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Sparks & Visions Festival, Regensburg, Germany. Part 2 – Nights 2 and 3

Sparks & Visions Festival 2023

(Theater Regensburg, Part 2 of review – Nights 2 and and 3. 28 and 29 January 2023. Review by Sebastian Scotney)

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Andreas Schaerer’s A Novel of Anomaly. Photo credit Peter Hundert

There has been a great deal of goodwill towards this first edition of Regensburg’s Sparks + Visions festival. The reviewer who did the round-up for this morning’s local newspaper the Mittelbayerische noted that the “applause and the bravo’s” which greeted each appearance by Festival Director Anastasia Wolkenstein when she came onstage to introduce the bands “at least matched” those which heralded the subsequent entrances of the bands themselves.

The reviewer saw this as a sign that the Regensburg audience was, in essence, just particularly chuffed to be welcoming a high quality international event into the heart of the city by the Danube. And a number of musicians did indeed comment on how warm and welcoming the audience had been.

You could feel that goodwill coming from other sources too. Local banks and hotels have been brought into the fold, as have the city and regional authorities. Bavarian radio will be broadcasting all nine concerts on its BR-Klassik channel (LINK BELOW). As one senior broadcaster noted to me, this festival with its international identity and quality definitely fills a gap for the region, and does so well.

Anastasia Wolkenstein on the final evening. Photo credit Peter Hundert

The international aspect of Sparks + Visions has been an important one. There were artists from twelve different countries in total, and just about all of the bands had members drawn from more than one place.

The two “supergroups” on the last night showed that spirit. First Benjamin Lackner’s Quartet, on the last gig of an 18-date tour, is Lackner himself (Germany/US )+ Mathias Eick (Norway) + Jerome Regard(France) + Manu Katché (France/ Cote d’Ivoire). Reading Jon Turney’s review of them recently in Brussels (HERE), I conclude that what we heard in Regensburg was much more energised. I reckon there was a moment in the tune “Hung up on that Ghost” when bassist Regard and drummer Katché gave each other a particularly mischievous, conspiratorial smile. The mood shifted. They didn’t just know that they had found overdrive mode, they were going to made sure they kept using it.

That spontaneous adrenalin rush, however, was as nothing compared to the storm whipped up by the next international group who raised the roof as the closing act of the festival. For Andreas Schaerer’s “Novel of Anomaly Quartet, with Luciano Biondini (accordion/ Italy) + guitarist Kalle Kalima (Finnish but based in Berlin) + Andreas Schaerer and Lucas Niggli (both from Switzerland), the grandeur of Theater Regensburg was not going to inspire deference, but something very different. This group has performed a lot in the past 5-6 years, knows its business well, and duly took on the challenge to end the festival on a high. Swiss vocal acrobat Andreas Schaerer did indeed – miraculously – persuade most of the audience to stop luxuriating in our “fauteuils”, to defy the staid surroundings and get up on our feet and dance.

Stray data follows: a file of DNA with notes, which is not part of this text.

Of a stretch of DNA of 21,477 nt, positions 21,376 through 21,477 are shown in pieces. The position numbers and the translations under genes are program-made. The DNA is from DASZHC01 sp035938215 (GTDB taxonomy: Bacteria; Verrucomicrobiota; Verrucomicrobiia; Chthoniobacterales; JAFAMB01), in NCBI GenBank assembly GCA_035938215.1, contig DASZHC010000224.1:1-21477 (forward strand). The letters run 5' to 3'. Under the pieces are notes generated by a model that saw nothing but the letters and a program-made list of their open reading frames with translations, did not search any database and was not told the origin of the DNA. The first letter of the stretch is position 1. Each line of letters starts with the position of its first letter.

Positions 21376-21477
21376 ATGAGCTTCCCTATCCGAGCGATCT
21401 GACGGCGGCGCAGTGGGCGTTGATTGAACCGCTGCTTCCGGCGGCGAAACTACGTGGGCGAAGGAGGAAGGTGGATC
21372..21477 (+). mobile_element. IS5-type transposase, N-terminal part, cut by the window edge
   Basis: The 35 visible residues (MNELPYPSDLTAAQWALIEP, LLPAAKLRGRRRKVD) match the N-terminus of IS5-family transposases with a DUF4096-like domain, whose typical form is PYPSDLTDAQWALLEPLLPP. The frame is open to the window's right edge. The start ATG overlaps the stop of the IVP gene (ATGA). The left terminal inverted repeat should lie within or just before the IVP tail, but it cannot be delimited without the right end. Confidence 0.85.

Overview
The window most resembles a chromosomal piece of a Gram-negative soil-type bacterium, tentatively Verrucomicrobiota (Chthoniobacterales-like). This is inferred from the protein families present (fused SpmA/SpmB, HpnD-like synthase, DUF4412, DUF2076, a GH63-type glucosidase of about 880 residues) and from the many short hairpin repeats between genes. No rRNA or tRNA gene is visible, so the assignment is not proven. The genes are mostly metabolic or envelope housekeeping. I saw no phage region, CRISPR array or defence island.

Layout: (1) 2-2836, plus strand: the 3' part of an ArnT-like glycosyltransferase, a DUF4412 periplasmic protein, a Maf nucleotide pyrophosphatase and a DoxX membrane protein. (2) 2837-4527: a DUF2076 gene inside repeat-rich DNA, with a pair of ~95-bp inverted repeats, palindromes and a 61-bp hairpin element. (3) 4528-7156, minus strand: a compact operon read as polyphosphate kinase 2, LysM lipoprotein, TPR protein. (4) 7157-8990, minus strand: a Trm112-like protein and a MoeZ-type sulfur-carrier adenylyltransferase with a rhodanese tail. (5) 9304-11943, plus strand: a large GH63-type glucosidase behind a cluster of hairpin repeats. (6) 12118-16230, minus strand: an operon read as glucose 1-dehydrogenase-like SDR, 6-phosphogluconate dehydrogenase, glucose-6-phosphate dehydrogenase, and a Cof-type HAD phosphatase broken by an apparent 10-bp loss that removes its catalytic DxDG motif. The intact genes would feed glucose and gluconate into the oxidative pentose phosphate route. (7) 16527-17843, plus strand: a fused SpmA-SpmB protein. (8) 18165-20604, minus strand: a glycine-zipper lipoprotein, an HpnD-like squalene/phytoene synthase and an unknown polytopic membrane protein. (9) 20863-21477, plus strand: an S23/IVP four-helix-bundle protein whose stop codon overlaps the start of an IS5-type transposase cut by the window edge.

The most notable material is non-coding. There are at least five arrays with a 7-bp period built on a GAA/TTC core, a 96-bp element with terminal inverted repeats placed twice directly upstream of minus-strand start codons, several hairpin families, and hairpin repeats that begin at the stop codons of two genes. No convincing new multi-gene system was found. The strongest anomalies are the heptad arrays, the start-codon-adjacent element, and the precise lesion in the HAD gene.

Jay Phelps. Photo by Peter Hundert

Among the three bands – a third of the festival’s total of nine – with British connections, the one with the most dance orientation was Kamaal Williams‘s trio with Samuel Laviso on drums and Jay Phelps on trumpet. Williams seemed a bit non-plussed by the occasion, and appeared to want to coast gently from one dance rhythm to another, so it was left to Phelps and particularly drummer Laviso to provide the real energy, enthusiasm and to make a proper connection to an essentially willing audience.

Rob Luft and Elena Duni. Photo credit: Peter Hundert

I have not heard Elina Duni and Rob Luft in a venue anything like as large as this, but they absolutely read the room, and delivered a very affecting set on the Saturday night. Duni remarked that if there is sadness around in Albania you sing it.. or dance it… or drink it.” There is apparently a new ECM album on its way, and soon.

Also at the quieter and more reflective end of the scale was Hungarian vocalist Veronika Harcsa’s “Debussy Now” set, a German premiere, with extensive use of reverb and effects from Márton Fenyvesi (guitar/electronics) and characterful and rhythmic playing from Murmansk-born harpist Anastasia Razvaljaeva. There was an extensive extemporisation on tune of “La Fille aux Cheveux de Lin”. The original piano prelude is marked “très calme et doucement expressif” and that was the vibe of the majority of the set, even if there were some more stormy and expressionist excursions. Purists would wonder if we mightn’t have heard more of the detail of the words, but Harcsa’s clear aim was elsewhere: to set a mood, and the Regensburg public definitely warmed to her. The other group with strong Hungarian connection was Santa Diver with Luca Kézdy on violin, David Szesztay on bass and David Szegő on drums. It was an interesting and varied programme…but, in all honesty, my mind just wandered….

The festival of nine concerts brought some very carefully sought-out contrasts in the programme. It went, semmingly without a glitch. Nonetheless, there must have been all kinds of lessons learnt from putting this festival on for the first time. And that bodes very well indeed for next year’s second edition…

Sebastian was the guest of the Sparks & Visions Festival

LINKS: Homepage for BR-Klassik’s Sparks & Visions broadcast

Review Part One

Categories: Live reviews, Reviews

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